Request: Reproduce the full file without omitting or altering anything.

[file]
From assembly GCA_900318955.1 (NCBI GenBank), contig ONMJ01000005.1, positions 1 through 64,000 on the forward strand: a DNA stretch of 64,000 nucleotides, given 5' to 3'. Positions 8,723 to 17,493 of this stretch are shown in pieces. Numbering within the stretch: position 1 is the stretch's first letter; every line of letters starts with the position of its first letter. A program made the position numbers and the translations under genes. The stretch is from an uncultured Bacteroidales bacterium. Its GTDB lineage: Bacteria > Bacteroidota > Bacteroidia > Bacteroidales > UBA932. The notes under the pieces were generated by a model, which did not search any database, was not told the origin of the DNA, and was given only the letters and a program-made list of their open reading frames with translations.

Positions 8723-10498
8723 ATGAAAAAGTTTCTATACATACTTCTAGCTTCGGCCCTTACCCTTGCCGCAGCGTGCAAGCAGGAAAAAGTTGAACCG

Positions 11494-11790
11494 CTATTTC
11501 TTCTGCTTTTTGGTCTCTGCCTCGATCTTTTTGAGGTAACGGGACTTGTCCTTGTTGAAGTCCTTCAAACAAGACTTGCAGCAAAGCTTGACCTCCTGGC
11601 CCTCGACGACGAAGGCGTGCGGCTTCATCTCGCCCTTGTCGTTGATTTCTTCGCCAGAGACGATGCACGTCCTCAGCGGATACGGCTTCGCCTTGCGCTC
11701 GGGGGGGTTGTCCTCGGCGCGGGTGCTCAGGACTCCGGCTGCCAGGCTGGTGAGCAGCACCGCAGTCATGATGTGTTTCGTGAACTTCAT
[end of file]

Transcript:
From assembly GCA_900318955.1 (NCBI GenBank), contig ONMJ01000005.1, positions 1 through 64,000 on the forward strand: a DNA stretch of 64,000 nucleotides, given 5' to 3'. Positions 8,723 to 17,493 of this stretch are shown in pieces. Numbering within the stretch: position 1 is the stretch's first letter; every line of letters starts with the position of its first letter. A program made the position numbers and the translations under genes. The stretch is from an uncultured Bacteroidales bacterium. Its GTDB lineage: Bacteria > Bacteroidota > Bacteroidia > Bacteroidales > UBA932. The notes under the pieces were generated by a model, which did not search any database, was not told the origin of the DNA, and was given only the letters and a program-made list of their open reading frames with translations.

Positions 8723-10498
8723 ATGAAAAAGTTTCTATACATACTTCTAGCTTCGGCCCTTACCCTTGCCGCAGCGTGCAAGCAGGAAAAAGTTGAACCG

Positions 11494-11790
11494 CTATTTC
11501 TTCTGCTTTTTGGTCTCTGCCTCGATCTTTTTGAGGTAACGGGACTTGTCCTTGTTGAAGTCCTTCAAACAAGACTTGCAGCAAAGCTTGACCTCCTGGC
11601 CCTCGACGACGAAGGCGTGCGGCTTCATCTCGCCCTTGTCGTTGATTTCTTCGCCAGAGACGATGCACGTCCTCAGCGGATACGGCTTCGCCTTGCGCTC
11701 GGGGGGGTTGTCCTCGGCGCGGGTGCTCAGGACTCCGGCTGCCAGGCTGGTGAGCAGCACCGCAGTCATGATGTGTTTCGTGAACTTCAT